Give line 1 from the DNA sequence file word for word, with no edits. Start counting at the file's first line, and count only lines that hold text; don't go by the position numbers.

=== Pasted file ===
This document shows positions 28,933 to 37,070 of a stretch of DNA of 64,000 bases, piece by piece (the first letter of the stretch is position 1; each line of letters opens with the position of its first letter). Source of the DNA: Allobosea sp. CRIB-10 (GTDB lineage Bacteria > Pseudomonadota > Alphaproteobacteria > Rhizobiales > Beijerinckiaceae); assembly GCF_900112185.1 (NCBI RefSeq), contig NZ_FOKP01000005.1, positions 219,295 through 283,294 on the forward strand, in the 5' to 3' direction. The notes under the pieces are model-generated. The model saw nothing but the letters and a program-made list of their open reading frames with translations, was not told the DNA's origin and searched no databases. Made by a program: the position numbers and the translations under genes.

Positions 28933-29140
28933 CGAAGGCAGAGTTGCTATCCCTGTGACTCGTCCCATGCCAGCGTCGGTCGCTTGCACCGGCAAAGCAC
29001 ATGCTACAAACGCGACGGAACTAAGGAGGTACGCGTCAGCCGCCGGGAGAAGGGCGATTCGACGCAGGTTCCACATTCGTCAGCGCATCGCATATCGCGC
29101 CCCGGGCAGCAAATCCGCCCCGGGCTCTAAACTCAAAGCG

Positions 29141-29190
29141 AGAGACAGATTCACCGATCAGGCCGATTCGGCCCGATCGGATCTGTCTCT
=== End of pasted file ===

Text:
This document shows positions 28,933 to 37,070 of a stretch of DNA of 64,000 bases, piece by piece (the first letter of the stretch is position 1; each line of letters opens with the position of its first letter). Source of the DNA: Allobosea sp. CRIB-10 (GTDB lineage Bacteria > Pseudomonadota > Alphaproteobacteria > Rhizobiales > Beijerinckiaceae); assembly GCF_900112185.1 (NCBI RefSeq), contig NZ_FOKP01000005.1, positions 219,295 through 283,294 on the forward strand, in the 5' to 3' direction. The notes under the pieces are model-generated. The model saw nothing but the letters and a program-made list of their open reading frames with translations, was not told the DNA's origin and searched no databases. Made by a program: the position numbers and the translations under genes.